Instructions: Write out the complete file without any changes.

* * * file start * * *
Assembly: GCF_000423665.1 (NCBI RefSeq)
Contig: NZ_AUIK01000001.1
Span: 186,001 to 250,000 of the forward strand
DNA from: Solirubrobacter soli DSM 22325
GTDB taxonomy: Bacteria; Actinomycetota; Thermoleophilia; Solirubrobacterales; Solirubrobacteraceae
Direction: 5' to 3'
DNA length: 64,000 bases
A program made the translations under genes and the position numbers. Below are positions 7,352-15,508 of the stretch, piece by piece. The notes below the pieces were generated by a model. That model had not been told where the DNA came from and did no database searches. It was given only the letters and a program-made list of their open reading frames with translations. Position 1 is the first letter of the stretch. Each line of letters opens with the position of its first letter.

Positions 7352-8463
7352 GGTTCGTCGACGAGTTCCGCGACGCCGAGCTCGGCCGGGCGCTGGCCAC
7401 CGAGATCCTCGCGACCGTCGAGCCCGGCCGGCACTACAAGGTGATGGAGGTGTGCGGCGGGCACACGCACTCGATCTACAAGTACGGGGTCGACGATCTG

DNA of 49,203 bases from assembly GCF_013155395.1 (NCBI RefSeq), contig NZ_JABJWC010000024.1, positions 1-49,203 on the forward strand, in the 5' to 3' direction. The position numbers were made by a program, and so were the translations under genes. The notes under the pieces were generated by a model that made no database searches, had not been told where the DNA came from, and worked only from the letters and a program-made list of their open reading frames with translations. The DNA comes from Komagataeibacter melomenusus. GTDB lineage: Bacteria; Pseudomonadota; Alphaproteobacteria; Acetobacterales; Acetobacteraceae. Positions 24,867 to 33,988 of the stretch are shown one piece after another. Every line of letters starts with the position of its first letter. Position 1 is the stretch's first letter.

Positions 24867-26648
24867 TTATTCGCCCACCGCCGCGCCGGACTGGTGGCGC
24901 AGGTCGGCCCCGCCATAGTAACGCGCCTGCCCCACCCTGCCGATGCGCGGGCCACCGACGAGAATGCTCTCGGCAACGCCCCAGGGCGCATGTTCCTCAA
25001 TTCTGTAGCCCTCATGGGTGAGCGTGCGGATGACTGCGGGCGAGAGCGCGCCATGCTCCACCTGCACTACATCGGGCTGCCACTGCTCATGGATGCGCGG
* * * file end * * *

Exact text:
Assembly: GCF_000423665.1 (NCBI RefSeq)
Contig: NZ_AUIK01000001.1
Span: 186,001 to 250,000 of the forward strand
DNA from: Solirubrobacter soli DSM 22325
GTDB taxonomy: Bacteria; Actinomycetota; Thermoleophilia; Solirubrobacterales; Solirubrobacteraceae
Direction: 5' to 3'
DNA length: 64,000 bases
A program made the translations under genes and the position numbers. Below are positions 7,352-15,508 of the stretch, piece by piece. The notes below the pieces were generated by a model. That model had not been told where the DNA came from and did no database searches. It was given only the letters and a program-made list of their open reading frames with translations. Position 1 is the first letter of the stretch. Each line of letters opens with the position of its first letter.

Positions 7352-8463
7352 GGTTCGTCGACGAGTTCCGCGACGCCGAGCTCGGCCGGGCGCTGGCCAC
7401 CGAGATCCTCGCGACCGTCGAGCCCGGCCGGCACTACAAGGTGATGGAGGTGTGCGGCGGGCACACGCACTCGATCTACAAGTACGGGGTCGACGATCTG

DNA of 49,203 bases from assembly GCF_013155395.1 (NCBI RefSeq), contig NZ_JABJWC010000024.1, positions 1-49,203 on the forward strand, in the 5' to 3' direction. The position numbers were made by a program, and so were the translations under genes. The notes under the pieces were generated by a model that made no database searches, had not been told where the DNA came from, and worked only from the letters and a program-made list of their open reading frames with translations. The DNA comes from Komagataeibacter melomenusus. GTDB lineage: Bacteria; Pseudomonadota; Alphaproteobacteria; Acetobacterales; Acetobacteraceae. Positions 24,867 to 33,988 of the stretch are shown one piece after another. Every line of letters starts with the position of its first letter. Position 1 is the stretch's first letter.

Positions 24867-26648
24867 TTATTCGCCCACCGCCGCGCCGGACTGGTGGCGC
24901 AGGTCGGCCCCGCCATAGTAACGCGCCTGCCCCACCCTGCCGATGCGCGGGCCACCGACGAGAATGCTCTCGGCAACGCCCCAGGGCGCATGTTCCTCAA
25001 TTCTGTAGCCCTCATGGGTGAGCGTGCGGATGACTGCGGGCGAGAGCGCGCCATGCTCCACCTGCACTACATCGGGCTGCCACTGCTCATGGATGCGCGG